To make matters worse, we cut to Sharon, whose cell has just been opened to allow in an officer from Pegasus. Frak. Callie yells at the Pegasus crew and stalks off (go Callie!) and we go back to Sharon, who’s now being held up by the throat as the Pegasus officer demands information about the giant suspicious Cylon ship. The Pegasus crew tell Tyrol and Helo that Lieutenant Thorne, who’s in charge of “Cylon Interrogation” is with Sharon right now, and, well, the Pegasus crew member seem excited by the idea of Thorne raping Sharon. Helo is about to beat up these guys (which they so richly deserve) but Tyrol tells him they’ve got to go, and they run out and down to the brig. Sharon is indeed about to be raped, but Tyrol and Helo rush in and pull Thorne away from her. I think there’s probably some element of “they got to her just before it was too late” that’s supposed to be assumed here, but from my point of view, what just happened to Sharon was still pretty fucked up in its own right. I’m deliberately not describing it here. Anyway, Thorne gets thrown into a wall, and hits the side of his head on a protruding bolt. Good. Helo and Tyrol start to beat up everyone else, but the Pegasus crew have guns and they don’t. As Sharon cries, they discover Thorne’s dead, and Tyrol and Helo are arrested.

Cain insists that Tyrol and Helo are tried on Pegasus, something to which Adama strongly objects.

Meanwhile on Pegasus, Baltar is trying to be nice to the Six imprisoned there, and now we know some of the hell that she’s been through. To be honest, I really don’t like Baltar in general, but this is one of his better moments. He tells this Six about his relationships with a Six before the war, and because of how important she was to him, he is going to help her now. It’s genuine AND not self-serving, which is rare for him. Imprisoned Six starts to eat and cry. Baltar cries too.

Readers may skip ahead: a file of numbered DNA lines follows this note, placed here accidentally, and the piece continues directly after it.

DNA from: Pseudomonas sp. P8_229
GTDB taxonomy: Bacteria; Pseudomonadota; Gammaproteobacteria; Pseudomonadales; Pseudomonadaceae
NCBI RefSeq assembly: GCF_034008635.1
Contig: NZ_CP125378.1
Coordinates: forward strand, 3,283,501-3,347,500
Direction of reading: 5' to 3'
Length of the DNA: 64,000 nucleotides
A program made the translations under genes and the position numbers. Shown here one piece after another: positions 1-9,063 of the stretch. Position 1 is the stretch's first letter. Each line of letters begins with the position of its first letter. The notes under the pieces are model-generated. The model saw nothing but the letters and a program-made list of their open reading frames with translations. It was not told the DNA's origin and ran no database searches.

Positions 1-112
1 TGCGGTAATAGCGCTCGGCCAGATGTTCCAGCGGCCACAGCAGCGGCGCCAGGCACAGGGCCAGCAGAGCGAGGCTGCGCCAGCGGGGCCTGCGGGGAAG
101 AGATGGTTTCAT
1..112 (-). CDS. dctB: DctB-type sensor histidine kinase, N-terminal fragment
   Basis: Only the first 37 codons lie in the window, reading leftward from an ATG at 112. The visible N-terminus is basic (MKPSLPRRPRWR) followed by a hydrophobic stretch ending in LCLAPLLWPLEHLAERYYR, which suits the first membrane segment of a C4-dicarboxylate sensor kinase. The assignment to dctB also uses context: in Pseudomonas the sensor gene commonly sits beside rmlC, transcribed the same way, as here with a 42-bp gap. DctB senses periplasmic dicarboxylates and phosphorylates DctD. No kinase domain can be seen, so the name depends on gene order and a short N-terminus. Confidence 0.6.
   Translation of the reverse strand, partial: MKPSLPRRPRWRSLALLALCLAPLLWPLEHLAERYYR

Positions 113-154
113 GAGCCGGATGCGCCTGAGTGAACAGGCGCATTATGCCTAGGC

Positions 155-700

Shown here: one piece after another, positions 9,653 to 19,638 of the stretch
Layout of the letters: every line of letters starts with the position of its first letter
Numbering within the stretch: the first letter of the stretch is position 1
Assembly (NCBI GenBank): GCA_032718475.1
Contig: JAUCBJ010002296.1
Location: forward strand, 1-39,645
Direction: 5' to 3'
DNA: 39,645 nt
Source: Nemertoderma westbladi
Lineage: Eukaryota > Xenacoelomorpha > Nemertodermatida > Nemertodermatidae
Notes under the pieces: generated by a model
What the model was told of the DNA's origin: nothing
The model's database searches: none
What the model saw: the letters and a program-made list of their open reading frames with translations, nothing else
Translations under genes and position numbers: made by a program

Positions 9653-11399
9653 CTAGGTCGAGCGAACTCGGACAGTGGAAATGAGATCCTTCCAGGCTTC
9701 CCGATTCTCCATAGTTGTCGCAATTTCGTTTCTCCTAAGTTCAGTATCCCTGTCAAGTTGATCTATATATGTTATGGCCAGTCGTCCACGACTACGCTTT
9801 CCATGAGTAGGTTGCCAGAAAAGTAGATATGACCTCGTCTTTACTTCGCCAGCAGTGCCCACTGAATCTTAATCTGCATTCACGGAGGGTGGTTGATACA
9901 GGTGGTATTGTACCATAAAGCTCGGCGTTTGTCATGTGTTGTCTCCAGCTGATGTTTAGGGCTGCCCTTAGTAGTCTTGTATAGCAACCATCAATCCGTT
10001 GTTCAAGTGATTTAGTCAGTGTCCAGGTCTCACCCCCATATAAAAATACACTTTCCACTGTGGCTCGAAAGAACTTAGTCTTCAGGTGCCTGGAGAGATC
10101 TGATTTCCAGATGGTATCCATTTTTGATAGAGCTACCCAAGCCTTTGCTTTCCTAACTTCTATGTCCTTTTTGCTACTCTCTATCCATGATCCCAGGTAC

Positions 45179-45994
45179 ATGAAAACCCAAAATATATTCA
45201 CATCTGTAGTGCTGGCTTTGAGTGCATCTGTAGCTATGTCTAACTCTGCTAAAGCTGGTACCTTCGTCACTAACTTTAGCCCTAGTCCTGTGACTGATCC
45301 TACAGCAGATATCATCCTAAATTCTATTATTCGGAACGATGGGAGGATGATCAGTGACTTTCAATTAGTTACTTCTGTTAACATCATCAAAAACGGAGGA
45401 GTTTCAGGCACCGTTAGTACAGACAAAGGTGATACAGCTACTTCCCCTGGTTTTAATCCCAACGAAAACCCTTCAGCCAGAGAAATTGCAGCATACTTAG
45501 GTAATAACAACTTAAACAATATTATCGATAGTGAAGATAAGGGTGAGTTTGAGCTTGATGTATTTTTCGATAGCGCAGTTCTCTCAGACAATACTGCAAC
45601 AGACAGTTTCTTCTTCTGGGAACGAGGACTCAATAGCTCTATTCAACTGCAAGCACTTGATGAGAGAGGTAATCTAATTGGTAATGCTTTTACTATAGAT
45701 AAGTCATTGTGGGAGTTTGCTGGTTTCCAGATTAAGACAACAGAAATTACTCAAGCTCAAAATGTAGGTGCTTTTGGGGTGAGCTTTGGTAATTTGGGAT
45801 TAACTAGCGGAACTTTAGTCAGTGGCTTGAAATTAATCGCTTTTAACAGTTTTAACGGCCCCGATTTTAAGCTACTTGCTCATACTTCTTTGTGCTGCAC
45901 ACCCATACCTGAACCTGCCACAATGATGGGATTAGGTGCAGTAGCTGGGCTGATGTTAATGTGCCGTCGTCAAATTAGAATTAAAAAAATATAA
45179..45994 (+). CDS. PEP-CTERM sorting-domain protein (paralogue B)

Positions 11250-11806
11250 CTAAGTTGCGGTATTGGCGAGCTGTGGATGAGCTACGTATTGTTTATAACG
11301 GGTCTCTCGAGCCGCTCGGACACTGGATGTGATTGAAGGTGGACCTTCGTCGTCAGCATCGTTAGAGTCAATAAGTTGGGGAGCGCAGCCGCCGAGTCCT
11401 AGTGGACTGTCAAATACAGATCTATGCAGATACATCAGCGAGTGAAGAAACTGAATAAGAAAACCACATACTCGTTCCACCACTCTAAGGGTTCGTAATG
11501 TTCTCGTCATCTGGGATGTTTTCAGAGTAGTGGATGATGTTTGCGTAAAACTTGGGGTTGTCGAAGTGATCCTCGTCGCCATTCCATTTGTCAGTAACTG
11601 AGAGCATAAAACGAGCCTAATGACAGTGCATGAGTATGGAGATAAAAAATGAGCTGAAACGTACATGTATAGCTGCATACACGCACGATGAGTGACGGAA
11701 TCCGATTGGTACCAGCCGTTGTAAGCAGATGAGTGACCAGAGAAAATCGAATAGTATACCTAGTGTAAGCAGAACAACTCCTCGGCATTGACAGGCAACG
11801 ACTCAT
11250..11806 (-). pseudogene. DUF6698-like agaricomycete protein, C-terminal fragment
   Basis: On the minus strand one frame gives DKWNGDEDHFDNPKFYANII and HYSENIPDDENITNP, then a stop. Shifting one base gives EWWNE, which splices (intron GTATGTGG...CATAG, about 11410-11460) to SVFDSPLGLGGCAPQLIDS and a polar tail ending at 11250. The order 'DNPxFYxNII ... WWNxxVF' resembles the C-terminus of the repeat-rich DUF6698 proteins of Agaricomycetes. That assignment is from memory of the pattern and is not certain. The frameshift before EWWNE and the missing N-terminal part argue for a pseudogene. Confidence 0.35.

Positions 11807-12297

Lee is piloting the Raptor for the Pegasus recon mission. He’s worried about Helo and Tyrol, but apparently that’s not supposed to be his problem. On Galactica, Tigh informs Adama that Helo and Tyrol have both been found guilty and are sentenced to death. Adama orders Marines and fighters. After a bad phone call with Cain, both Cain and Adama launch Vipers.


By CherriSpryte

CherriSpryte wants you to know that The Great Pumpkin loves you.

6 replies on “LadyGhosts of TV Past: Battlestar Galactica: 2.10: “Pegasus””

This episode is the point when I started to fall out of love with BSG. I felt like the rape storyline was RDM using a jackhammer to drive home his point of “what if we don’t deserve to survive” and I thought it was needlessly graphic.

It was a well done episode, and we got to see our beloved Colonial Fleet (not the Pegasus Colonial Fleet) be the heroes we always knew they were, but this episode made me love the show as a whole a little less than I did.

The musical score, however, is one of the best in the series. Bear McCreary 4evr.

Oh man. This episode. It’s a very well crafted episode, the acting is superb, blah blah blah, I hate it. It’s so hard to watch. You touch on it exactly when you say that the implication is that they get there in time, but the whole circumstance of the situation Sharon is in is just horrifying, and even if you’ve already seen it once, re-watching it is like watching it for the first time.

I guess the entire thing is about having what is yours (violently) taken away from you. It’s pretty telling that just watching the episode can make a viewer feel powerless. I wonder if a male viewer would have a similar reaction.

Yeah. I deliberated for quite some time as to how to best describe what exactly was happening, and then ultimately decided I DID NOT WANT TO. It’s a really horrible scene. And from my perspective, you can pretty much guess what’s been going on as soon as you see how short PrisonerSix’s garment is, it doesn’t need to be expounded upon with such glee. The damn epitome-of-rape-culture dudebros who are talking to Tyrol and Helo make my skin crawl, as does the entire scene with Sharon. I am looking forward to several episodes from now.